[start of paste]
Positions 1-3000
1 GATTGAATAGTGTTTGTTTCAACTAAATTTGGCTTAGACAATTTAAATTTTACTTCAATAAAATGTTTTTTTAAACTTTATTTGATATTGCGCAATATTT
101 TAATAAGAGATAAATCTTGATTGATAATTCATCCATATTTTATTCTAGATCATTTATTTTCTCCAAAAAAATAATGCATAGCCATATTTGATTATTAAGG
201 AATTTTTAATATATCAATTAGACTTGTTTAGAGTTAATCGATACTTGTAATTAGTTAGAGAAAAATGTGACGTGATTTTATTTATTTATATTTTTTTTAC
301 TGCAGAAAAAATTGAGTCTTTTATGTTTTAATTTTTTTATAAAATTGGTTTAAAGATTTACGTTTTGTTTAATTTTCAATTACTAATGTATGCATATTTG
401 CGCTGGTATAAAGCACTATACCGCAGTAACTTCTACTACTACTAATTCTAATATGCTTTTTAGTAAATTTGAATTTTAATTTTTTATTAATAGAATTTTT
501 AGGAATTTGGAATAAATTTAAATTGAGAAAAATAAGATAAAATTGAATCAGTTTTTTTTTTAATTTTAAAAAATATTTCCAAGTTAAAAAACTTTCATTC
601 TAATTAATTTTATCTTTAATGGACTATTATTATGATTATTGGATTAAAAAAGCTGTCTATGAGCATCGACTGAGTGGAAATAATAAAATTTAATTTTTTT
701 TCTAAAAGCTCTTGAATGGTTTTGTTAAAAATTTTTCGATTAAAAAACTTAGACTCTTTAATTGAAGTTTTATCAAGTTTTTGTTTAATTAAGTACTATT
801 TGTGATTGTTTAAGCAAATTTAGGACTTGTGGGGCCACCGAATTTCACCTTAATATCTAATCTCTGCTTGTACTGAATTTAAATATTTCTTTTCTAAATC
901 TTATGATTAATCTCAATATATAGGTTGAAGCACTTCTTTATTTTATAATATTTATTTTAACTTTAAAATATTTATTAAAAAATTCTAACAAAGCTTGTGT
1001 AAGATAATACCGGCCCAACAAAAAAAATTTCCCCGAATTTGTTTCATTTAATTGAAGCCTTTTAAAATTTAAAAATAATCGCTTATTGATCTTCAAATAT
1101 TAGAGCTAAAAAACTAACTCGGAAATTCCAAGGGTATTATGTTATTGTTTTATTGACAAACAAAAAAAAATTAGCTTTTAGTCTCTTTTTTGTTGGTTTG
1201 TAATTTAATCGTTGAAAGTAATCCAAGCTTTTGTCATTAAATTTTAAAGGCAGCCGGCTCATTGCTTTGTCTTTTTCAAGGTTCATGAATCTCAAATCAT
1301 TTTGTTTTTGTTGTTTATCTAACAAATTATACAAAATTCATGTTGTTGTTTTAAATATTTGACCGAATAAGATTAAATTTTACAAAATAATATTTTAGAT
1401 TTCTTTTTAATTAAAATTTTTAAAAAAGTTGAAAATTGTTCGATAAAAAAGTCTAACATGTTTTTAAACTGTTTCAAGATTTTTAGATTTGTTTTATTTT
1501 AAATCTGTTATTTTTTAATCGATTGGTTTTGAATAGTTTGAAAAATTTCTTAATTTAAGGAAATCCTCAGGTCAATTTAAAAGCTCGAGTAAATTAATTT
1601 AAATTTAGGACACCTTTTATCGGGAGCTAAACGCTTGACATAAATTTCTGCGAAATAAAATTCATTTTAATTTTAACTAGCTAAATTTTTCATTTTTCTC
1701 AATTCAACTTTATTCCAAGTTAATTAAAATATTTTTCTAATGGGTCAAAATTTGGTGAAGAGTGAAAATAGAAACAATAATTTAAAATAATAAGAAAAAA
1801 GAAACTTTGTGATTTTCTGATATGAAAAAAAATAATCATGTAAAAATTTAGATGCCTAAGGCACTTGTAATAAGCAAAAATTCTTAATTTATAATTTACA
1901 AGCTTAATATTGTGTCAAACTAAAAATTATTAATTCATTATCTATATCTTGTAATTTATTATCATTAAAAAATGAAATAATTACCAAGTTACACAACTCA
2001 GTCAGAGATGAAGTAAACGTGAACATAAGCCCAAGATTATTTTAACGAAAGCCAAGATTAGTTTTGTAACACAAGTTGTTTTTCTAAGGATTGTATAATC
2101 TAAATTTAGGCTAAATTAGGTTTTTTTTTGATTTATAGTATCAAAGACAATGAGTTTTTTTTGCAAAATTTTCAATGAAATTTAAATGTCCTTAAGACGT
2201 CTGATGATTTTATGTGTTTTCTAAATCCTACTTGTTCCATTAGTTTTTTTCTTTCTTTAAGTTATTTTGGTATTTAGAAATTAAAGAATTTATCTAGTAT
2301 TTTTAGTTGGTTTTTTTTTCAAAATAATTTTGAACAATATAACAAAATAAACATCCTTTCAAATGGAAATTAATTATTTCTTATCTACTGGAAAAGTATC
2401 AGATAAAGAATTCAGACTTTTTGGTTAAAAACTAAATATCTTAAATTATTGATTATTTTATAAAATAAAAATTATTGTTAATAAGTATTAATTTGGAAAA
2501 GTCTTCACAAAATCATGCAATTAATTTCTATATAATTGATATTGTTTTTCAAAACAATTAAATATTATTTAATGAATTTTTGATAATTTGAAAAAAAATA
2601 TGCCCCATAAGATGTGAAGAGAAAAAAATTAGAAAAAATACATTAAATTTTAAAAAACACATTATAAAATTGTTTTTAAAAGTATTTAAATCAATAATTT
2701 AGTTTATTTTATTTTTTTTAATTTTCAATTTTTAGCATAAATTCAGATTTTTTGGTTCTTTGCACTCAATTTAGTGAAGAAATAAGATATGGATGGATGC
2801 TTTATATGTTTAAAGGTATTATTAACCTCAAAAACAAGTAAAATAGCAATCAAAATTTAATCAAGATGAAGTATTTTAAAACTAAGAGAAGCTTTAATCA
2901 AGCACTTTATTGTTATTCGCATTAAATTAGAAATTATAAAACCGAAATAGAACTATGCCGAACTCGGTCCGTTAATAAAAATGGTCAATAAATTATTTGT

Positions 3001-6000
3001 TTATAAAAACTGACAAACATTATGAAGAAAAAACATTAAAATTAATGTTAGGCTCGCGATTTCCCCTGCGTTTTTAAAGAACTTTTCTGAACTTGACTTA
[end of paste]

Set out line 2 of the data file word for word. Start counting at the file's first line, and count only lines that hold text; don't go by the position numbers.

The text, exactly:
1 GATTGAATAGTGTTTGTTTCAACTAAATTTGGCTTAGACAATTTAAATTTTACTTCAATAAAATGTTTTTTTAAACTTTATTTGATATTGCGCAATATTT